Stars: 2 out of 5
I am very disappointed with this book. The blurb promised something new, fresh, and with a unique worldbuilding. The book itself was simply… boring.
I understand that this is book one of a duology, but it seems like the author decided to pack all the worldbuilding and foreshadowing into this first book and leave all the action sequences for the second one. NOTHING happens here. Oh, we get plenty of travel between different locations, and politicking between the immortal rulers of the different countries… There is just… no urgency. No stakes, so to say.
We are told that the Agryrosi family is in danger, that Baba is loosing his grip on the land and the good will of the Council. That there could be an insurrection and the whole family would be killed and replaced. Okay, that’s the stakes then, right? Problem is that we are told that in the very beginning of the book, then the story unfolds at a very unhurried pace, I would go as far as say glacial. We spend about 75% of the book traveling, getting set up in different locations (which are described in great detail), but there is no action or sense of immediate danger or looming doom.
Another issue is that the characters act like they are in a bad YA book instead of the adults they are supposed to be.
Take Rhea for example. She is almost 200 years old, and came to her power when she was 24ish. She also chooses a new consort with every turn of the season, lives with them for the whole season, then kills them at the end to bring forth the next season. She even mentions that a lot of times those relationships are quite intimate and even carnal… Yet she behaves like a blushing virgin when shown even a little bit of attention by Michaeli, her latest consort. Really?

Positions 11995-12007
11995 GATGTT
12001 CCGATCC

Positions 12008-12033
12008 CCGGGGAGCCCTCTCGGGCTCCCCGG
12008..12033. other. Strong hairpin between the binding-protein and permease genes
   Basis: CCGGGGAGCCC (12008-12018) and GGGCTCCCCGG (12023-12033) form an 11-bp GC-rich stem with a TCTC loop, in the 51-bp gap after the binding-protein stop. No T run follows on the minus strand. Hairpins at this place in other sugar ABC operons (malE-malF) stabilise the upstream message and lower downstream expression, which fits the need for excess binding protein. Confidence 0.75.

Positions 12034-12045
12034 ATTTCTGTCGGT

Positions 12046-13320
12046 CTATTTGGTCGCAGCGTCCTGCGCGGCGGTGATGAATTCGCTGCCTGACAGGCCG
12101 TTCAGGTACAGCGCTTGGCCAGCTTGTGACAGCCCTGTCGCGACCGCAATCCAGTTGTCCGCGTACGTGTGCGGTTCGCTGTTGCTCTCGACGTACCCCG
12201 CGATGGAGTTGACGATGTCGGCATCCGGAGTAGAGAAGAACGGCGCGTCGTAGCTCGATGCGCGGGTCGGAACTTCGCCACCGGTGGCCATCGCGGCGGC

It also makes no sense for Lexos to entrust her with the mission of uncovering the conspiracy her consort is part of. She is a glorified trophy wife. She lives in her consort’s estate most of the time, and everyone knows who she is. Do you really think that people who are planning to rebel against her father will let her into their confidence?
And let’s be honest, she sucks at playing detective, or at telling lies, which another inconsistency with her character, since we are told that she is a master manipulator. Well, absolutely nothing in her behavior in this book shows that. In fact, for someone who lived for almost 200 years and traveled all over the country, she is strangely incompetent when it comes to reading people and understanding them.
Also, for a family of siblings who profess to love each other very much, there is too much deception and casual cruelty going on. And they don’t TALK to each other. They assume things, but they never talk them through. Lexos just assumes that Rhea will go against their father and do as he asks, because he is her brother and she loves him. He doesn’t even think of the consequences of that disobedience for her. And when he has to dole out the punishment, he doesn’t even apologize afterwards, even though she was beaten for his cause.
Lexos is actually a lot more unlikeable than Baba to me. He shamelessly uses his siblings in the name of protecting the family, never even stopping to think about the damage he does to them. Like that horrible game of chess between him and his little brother, where he destroyed him while Baba was watching, but never even thought to find him afterwards to apologize and explain why he had to play along with their tyrannical father.
So I don’t feel the love and care between the siblings, and I don’t feel the urgency of the stakes. Heck, by the end of the book I still didn’t particularly care if that family lived or died. Which made for a very long and boring read. Needless to say, I won’t be continuing with this series.
PS: I received an advanced copy of this book via NetGalley in exchange for an honest review.